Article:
Paying for California water action plan beyond the drought

150 150 John Guenther

California Aqueduct. (Photo Credit: sfbaywalk/flickr)

Released today, Governor Jerry Brown’s final version of a five-year “Water Action Plan” lays out something most people involved in the contentious water issue can agree on: finding new, smart ways to navigate the choppy waters of long-term financing is vital to the California economy.

While the twin Delta tunnels and the possible $6-8 billion water bond got the bulk of the water press last year, the newly-official drought has been a stark reminder that there are a lot of moving parts to the state’s water network that need attention.

The governor’s Action Plan highlights the $619 million for water projects contained in his proposed 2014-15 budget and also lays out a focus for the next five years. If the drought challenges we face now are the “new normal,” we could be in for a bumpy ride without a strong, integrated strategy.

The San Jose Mercury News looked into the crystal ball to scry the economic effects of a “megadrought” that drags on for several years. Experts told them that California’s water system has not been exposed to such a drought. The dangers to the economy are extrapolated out to include farmers’ loss of water, a huge loss of row crops, increased pumping of groundwater to keep orchards alive, and food prices going up, among other effects. Yet, the story reminds us that conservation efforts, like ones in effect in Australia, could help pull large cities through a megadrought.

But in the long-term, with water systems created for a population size long surpassed, California needs more than short-term drought mitigation.

“We need regulators to rebalance water rules and enable voluntary transfers of water and we must prepare for forest fires,” said Brown, in his State of the State speech last week. “As the State Water Action Plan lays out, water recycling, expanded storage and serious groundwater management must all be part of the mix.”

The Water Action Plan also includes flood protection and regulatory efficiency proposals. The final section gets into how to pay for long-term upgrades. It’s a daunting task: Current conservative estimates show that California needs almost $30 billion, just to pay for new and upgraded wastewater treatment facilities alone.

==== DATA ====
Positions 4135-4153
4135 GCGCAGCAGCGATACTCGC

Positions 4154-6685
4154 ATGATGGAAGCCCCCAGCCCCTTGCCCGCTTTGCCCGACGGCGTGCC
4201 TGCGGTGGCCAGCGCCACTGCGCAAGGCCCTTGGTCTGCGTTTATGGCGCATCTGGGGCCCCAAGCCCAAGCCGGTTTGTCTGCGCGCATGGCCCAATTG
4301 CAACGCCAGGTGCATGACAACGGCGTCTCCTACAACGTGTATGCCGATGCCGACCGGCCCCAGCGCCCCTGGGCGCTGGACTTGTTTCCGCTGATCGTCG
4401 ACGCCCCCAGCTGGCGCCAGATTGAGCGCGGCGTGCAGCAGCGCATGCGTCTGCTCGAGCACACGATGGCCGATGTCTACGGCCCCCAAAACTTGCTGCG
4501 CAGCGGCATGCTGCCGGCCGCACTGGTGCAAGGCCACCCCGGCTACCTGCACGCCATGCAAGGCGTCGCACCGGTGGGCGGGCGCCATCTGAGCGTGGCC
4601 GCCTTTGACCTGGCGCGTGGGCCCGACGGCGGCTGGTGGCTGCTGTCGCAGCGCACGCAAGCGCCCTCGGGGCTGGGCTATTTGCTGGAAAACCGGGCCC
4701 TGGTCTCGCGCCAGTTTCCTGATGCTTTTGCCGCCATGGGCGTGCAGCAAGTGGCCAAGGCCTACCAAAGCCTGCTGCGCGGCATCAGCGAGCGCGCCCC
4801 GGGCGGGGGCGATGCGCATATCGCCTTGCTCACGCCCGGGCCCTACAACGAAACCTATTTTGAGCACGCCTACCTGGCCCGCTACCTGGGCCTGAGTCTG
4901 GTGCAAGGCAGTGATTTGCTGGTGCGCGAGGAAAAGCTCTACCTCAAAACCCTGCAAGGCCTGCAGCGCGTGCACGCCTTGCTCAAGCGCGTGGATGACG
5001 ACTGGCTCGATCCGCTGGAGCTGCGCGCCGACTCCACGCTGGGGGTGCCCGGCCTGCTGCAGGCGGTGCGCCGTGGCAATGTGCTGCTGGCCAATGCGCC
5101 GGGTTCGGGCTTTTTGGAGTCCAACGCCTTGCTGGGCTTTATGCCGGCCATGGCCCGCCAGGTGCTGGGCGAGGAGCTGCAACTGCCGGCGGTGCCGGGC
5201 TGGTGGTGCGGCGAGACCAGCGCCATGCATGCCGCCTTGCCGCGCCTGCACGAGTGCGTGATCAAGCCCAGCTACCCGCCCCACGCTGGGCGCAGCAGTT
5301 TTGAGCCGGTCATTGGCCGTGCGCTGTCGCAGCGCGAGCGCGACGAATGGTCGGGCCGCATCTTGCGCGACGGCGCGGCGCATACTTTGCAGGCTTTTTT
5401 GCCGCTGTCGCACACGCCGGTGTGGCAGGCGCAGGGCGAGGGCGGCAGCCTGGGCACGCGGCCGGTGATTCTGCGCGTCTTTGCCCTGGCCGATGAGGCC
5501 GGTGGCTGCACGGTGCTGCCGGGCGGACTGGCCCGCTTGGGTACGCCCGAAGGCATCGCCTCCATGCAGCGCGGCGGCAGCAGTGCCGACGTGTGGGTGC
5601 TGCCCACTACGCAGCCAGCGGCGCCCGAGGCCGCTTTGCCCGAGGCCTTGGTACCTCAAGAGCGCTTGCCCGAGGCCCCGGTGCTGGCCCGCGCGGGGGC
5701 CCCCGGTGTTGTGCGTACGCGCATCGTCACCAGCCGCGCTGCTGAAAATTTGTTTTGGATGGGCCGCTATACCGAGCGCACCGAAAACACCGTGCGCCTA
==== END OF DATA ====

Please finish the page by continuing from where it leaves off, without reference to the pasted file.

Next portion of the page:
The “Develop Water Financing Strategy” bullet point in the governor’s plan at this stage only identifies potential sources “including cap and trade auction revenue under AB 32, energy efficiency funds, user and beneficiary fees, polluter fees, local measures, and other sources and will establish principles to guide the use of these funding sources.”

But it’s another important intersection with the Summit’s own emerging prosperity strategy for the state, when it comes to the state’s infrastructure.

The expanded use of new financing tools, not just in water projects, but many of the state’s aging transportation systems, will help the state advance important projects all over the state without breaking the bank.

Just one example comes from a former Infrastructure Bank director, Stan Hazelroth, who laid out for us how using leverage to multiply funding available without adding new liabilities to the state budget was possible.

And there were promising signs last year coming from the capital during the discussion about the proposed water bond, including a focus on results-based planning, integrated efforts and finding new ways to pay for needed infrastructure projects.

Drought or no drought, the way forward includes thinking beyond the crisis and putting a strategy in place to help the state and economy change the way we do business. And hundreds of Californians came together at the 2013 Summit, forging hundreds of commitments to make sure issues like crumbling infrastructure don’t get in the way of job creation and the California’s ability to compete in the global economy. 


John Guenther

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